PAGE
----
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The Winter Olympics start in Sochi in just a couple of days’ time, amid considerable controversy. A few months from now, the Commonwealth Games will be held in Glasgow, with much less fanfare. But did you know that on four occasions there were Commonwealth Winter Games too, intended to complement the main summer event and to encourage participation in skiing, skating and sledging?

The Commonwealth Winter Games were the brainchild of Thomas ‘Tyke’ Richardson, a Cambridge-educated ice skater, who in his youth competed alongside his wife, Mildred ‘Wag’ Allingham, including at the 1924 Winter Olympics, before going on to a successful career as an international skating judge and author. ‘Tyke’ Richardson led a group of British winter sports enthusiasts in the mid-1950s who wanted to create an additional platform for their talents, one on which they could compete with friends and rivals from Canada, Australia and elsewhere in the British realm. He managed to find enough support, both financial and sporting, to stage the first iteration of his games in 1958, with subsequent events held according to the traditional four-year cycle.

One of 'Tyke' Richardson's many books on skating.

One of ‘Tyke’ Richardson’s many books on skating. The person on the cover does not look entirely in control.

Of the 1958 games The Times wrote that entrants had come from more than a dozen countries (no mean feat, the paper’s correspondent said, since the date of the event had been set only three months in advance, though the four nations of the United Kingdom were counted individually as is the Commonwealth way). Competitors came from England, Scotland, Wales, Northern Ireland, Canada, Australia, New Zealand, Rhodesia, Nyasaland, Hong Kong, Nigeria and Pakistan – few of them places particularly associated with snow or ice. But predictably it was the Canadians who were ‘expected to […] take most of the honours’. Does this mean that the Games were held in the Rocky Mountains? No. The venue was St Moritz in Switzerland, a country that had never been part of the British Empire.

‘The Games, being unofficial and informal,’ The Times wrote, they ‘carry no opening or closing ceremony.’ And this informality also meant that races took place amidst an atmosphere of ‘friendliness and true amateurism’ which, the paper said, harked ‘back to the old days of the first modern Olympics.’ Richardson’s own hope was that, with age, the Commonwealth Winter Games would grow in status and seriousness to be adopted by the official Commonwealth movement, and presumably to acquire more of that latter-day killer competitive instinct.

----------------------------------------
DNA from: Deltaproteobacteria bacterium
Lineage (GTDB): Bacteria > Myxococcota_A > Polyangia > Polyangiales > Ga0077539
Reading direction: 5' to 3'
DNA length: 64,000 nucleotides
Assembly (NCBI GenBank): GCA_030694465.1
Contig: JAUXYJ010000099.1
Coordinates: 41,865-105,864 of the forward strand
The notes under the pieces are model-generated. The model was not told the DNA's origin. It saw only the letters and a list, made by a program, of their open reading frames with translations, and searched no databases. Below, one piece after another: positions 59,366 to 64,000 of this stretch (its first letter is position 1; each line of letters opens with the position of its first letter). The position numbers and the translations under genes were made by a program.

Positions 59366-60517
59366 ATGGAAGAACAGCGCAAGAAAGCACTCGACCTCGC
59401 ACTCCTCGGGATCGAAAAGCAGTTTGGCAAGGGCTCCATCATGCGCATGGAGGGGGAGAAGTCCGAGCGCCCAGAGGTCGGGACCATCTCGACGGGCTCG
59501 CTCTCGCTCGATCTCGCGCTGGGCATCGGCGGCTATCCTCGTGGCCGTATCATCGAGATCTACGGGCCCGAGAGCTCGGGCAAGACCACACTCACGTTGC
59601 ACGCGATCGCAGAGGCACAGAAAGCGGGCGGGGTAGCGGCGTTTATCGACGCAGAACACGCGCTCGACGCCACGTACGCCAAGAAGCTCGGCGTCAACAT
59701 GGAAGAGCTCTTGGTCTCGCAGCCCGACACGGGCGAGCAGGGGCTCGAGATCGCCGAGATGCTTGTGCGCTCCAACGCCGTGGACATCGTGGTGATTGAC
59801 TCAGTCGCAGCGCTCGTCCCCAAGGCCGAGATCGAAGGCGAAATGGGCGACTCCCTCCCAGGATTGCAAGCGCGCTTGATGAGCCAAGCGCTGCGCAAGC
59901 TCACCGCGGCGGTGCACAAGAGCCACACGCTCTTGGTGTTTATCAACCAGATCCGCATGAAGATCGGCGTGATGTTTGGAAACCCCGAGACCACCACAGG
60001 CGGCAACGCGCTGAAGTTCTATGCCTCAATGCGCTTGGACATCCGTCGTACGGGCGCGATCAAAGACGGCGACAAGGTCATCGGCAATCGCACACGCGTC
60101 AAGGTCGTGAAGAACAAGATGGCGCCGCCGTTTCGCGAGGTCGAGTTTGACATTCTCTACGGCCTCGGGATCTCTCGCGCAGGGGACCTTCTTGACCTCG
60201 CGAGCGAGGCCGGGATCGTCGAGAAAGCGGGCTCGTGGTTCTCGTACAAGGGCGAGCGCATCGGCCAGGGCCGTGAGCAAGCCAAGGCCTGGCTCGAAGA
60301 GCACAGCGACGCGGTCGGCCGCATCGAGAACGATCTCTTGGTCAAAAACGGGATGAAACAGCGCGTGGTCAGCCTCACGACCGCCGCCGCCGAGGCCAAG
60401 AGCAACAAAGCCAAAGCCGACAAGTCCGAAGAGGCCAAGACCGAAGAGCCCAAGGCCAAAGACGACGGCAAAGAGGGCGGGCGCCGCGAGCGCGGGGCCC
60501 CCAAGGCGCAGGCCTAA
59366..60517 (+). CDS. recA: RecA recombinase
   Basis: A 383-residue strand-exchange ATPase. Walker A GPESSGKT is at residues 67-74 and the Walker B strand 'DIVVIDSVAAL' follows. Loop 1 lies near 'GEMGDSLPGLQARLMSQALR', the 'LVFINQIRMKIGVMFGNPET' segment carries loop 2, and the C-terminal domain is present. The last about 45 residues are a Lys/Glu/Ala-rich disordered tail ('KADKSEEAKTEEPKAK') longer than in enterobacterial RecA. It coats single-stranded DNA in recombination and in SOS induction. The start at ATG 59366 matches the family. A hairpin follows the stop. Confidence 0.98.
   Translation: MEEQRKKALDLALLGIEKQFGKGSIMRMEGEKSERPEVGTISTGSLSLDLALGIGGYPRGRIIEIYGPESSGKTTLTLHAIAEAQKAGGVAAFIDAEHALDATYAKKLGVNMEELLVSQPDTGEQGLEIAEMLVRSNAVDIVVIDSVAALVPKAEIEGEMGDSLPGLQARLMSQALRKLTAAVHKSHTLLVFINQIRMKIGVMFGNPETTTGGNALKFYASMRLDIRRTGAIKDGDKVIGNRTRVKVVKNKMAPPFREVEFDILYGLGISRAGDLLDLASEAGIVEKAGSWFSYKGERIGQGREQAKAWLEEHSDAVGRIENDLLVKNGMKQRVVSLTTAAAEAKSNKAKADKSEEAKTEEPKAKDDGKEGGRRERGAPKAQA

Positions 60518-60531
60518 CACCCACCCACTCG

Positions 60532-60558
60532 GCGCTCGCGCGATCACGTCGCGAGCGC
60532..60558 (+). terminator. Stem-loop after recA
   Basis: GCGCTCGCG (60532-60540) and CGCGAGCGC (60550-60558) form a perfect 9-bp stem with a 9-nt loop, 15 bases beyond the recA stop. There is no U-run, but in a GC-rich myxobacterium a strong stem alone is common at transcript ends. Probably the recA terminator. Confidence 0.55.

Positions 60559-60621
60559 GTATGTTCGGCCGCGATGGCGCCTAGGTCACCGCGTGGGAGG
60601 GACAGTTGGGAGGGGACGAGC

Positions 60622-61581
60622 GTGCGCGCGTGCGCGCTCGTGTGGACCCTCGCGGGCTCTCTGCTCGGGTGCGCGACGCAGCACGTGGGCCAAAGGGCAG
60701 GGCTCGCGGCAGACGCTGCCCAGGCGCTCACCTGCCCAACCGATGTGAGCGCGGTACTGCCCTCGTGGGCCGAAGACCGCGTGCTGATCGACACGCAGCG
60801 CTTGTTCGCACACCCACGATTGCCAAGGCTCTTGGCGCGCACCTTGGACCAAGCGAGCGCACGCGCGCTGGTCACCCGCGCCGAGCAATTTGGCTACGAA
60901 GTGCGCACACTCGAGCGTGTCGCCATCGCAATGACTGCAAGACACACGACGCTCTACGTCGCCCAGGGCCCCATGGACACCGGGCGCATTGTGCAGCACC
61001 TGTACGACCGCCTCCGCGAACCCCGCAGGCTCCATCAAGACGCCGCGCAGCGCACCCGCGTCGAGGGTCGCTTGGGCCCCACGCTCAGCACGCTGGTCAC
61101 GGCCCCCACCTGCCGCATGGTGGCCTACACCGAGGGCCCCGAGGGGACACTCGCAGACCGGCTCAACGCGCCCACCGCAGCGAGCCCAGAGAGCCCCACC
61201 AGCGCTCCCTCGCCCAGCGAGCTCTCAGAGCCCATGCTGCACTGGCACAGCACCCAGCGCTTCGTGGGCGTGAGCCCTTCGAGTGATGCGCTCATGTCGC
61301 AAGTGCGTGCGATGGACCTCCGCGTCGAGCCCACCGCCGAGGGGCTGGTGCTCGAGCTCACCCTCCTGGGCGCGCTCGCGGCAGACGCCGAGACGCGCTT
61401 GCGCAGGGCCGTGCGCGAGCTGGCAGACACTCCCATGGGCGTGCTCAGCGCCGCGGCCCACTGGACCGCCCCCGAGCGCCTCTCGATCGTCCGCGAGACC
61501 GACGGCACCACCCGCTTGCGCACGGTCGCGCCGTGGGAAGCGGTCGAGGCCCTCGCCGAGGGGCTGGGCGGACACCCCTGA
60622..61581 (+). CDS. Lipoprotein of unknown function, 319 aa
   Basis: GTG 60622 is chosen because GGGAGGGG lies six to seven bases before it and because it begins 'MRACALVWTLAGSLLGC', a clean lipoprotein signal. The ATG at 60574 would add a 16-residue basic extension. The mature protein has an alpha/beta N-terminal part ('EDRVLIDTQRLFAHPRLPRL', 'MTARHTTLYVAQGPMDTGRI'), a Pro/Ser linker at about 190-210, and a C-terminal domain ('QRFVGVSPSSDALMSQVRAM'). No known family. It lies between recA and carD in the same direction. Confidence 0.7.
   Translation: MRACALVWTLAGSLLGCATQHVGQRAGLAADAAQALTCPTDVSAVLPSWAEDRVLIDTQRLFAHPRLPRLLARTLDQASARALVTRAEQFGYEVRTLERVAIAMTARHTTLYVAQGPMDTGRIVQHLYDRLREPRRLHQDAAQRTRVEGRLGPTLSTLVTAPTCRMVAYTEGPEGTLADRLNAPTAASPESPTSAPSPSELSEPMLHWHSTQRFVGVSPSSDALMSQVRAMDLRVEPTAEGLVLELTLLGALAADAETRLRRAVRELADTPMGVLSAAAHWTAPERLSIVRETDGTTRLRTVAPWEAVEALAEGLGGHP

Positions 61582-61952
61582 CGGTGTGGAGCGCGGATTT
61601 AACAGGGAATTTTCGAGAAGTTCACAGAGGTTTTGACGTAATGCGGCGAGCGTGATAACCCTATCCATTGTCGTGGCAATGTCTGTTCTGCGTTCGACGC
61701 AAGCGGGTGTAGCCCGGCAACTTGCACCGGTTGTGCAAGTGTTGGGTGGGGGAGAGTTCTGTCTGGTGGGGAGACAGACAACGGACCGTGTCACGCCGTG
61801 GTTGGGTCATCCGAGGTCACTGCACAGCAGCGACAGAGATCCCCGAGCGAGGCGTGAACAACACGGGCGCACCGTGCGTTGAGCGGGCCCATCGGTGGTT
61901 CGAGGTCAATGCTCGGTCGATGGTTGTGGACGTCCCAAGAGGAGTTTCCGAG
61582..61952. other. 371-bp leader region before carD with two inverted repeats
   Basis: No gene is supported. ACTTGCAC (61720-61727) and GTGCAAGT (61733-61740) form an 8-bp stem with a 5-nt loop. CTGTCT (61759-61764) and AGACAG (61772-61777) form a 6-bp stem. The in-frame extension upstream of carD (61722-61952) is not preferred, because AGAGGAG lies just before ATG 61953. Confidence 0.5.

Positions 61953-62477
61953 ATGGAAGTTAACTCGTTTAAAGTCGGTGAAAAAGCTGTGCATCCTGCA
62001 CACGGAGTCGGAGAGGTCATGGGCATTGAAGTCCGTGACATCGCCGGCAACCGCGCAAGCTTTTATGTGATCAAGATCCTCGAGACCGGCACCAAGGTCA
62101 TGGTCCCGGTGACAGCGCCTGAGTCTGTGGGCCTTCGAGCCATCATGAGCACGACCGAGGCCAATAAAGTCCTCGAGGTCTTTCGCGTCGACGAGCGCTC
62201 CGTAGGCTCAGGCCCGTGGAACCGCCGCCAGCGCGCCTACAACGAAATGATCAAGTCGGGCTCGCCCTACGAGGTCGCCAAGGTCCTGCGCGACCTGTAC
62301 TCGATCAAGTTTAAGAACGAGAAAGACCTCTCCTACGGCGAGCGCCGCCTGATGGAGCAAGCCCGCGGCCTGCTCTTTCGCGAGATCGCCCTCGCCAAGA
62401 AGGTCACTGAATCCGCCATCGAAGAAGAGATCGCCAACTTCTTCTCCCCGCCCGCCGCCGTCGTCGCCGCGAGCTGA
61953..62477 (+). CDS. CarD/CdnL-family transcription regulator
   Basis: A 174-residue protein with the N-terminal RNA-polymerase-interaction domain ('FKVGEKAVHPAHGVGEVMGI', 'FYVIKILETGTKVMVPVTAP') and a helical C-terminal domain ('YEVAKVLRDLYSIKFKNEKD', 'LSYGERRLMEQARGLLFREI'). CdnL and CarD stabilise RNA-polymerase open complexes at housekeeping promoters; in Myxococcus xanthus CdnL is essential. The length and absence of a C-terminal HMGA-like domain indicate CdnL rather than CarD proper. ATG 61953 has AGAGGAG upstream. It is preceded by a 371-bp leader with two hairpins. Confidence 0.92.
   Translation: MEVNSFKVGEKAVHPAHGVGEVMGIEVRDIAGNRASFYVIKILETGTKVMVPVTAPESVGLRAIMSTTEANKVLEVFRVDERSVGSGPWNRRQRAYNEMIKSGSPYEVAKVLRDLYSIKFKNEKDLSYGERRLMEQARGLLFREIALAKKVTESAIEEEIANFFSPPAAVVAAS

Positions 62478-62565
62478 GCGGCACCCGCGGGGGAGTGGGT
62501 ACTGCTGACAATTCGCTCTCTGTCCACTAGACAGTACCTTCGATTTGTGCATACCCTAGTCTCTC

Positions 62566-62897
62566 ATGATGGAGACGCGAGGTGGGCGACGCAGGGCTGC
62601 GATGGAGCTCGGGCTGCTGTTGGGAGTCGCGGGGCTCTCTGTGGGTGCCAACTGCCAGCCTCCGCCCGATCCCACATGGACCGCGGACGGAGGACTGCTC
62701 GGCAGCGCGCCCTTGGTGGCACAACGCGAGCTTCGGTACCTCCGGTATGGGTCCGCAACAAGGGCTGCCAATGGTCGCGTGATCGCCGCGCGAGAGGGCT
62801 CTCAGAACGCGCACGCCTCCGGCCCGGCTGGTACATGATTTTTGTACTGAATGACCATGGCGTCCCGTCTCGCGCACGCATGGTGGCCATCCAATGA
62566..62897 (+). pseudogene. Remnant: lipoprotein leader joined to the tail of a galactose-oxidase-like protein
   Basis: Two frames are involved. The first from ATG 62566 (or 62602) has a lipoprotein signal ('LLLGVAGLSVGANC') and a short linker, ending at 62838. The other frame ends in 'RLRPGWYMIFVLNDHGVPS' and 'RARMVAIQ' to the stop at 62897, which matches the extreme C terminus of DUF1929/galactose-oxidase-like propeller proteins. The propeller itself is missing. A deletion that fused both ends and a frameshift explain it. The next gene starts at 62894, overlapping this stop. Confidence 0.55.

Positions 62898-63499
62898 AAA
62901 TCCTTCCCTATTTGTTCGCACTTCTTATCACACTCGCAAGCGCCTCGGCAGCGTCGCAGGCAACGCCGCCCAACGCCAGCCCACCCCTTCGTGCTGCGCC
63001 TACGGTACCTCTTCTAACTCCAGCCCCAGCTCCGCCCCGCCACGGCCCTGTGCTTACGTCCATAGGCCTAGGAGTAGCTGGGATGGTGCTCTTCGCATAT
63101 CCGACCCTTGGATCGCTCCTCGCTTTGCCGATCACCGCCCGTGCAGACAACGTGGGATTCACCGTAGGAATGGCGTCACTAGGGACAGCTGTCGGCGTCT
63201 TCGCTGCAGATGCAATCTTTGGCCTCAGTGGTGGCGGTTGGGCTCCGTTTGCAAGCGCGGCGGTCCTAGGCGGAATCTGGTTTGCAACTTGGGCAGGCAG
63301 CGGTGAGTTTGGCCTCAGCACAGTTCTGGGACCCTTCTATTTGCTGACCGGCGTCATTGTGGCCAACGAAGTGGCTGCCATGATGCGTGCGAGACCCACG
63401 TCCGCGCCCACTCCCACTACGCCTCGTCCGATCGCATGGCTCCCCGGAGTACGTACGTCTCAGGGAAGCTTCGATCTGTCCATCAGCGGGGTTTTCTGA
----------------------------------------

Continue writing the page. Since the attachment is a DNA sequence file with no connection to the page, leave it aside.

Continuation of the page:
As it turned out, this was not to be the case and similar-sized events were held in St Moritz in 1962 and 1966, also unofficially, only to be followed in 1970 by a much-reduced and evidently last-ditch winter games. This disappointed some, including a number of respected British and Commonwealth athletes and a few parliamentarians – as well as, of course, the ever-zealous ‘Tyke’ Richardson. (He died, aged 83, in January 1971.)

It appears that the Commonwealth Winter Games have left little in the way of legacy. A half-hearted attempt was made to revive them before the 2010 summer games in India, but, perhaps unsurprisingly, the idea of skiing down the contested slopes of Kashmir met with little support. Probably the main surviving testament, therefore, comes in a series of beautifully-designed medals and plaques, all featuring a distinctive sunburst, which can be seen dotted around the internet, often on sale sites. If you are watching events from Sochi over the next few weeks, imagine how much better British and Commonwealth competitors would be doing if they had had a Commonwealth event to nurture them. Perhaps even Eddie ‘The Eagle’ Edwards would have jumped his way to a medal in 1988!

Perhaps.

A medal, back and front, from the first 1958 Commonwealth Winter Games.

A medal, obverse and reverse, from the first 1958 Commonwealth Winter Games.

A medal from the 1966 games.

A medal from the 1966 games.

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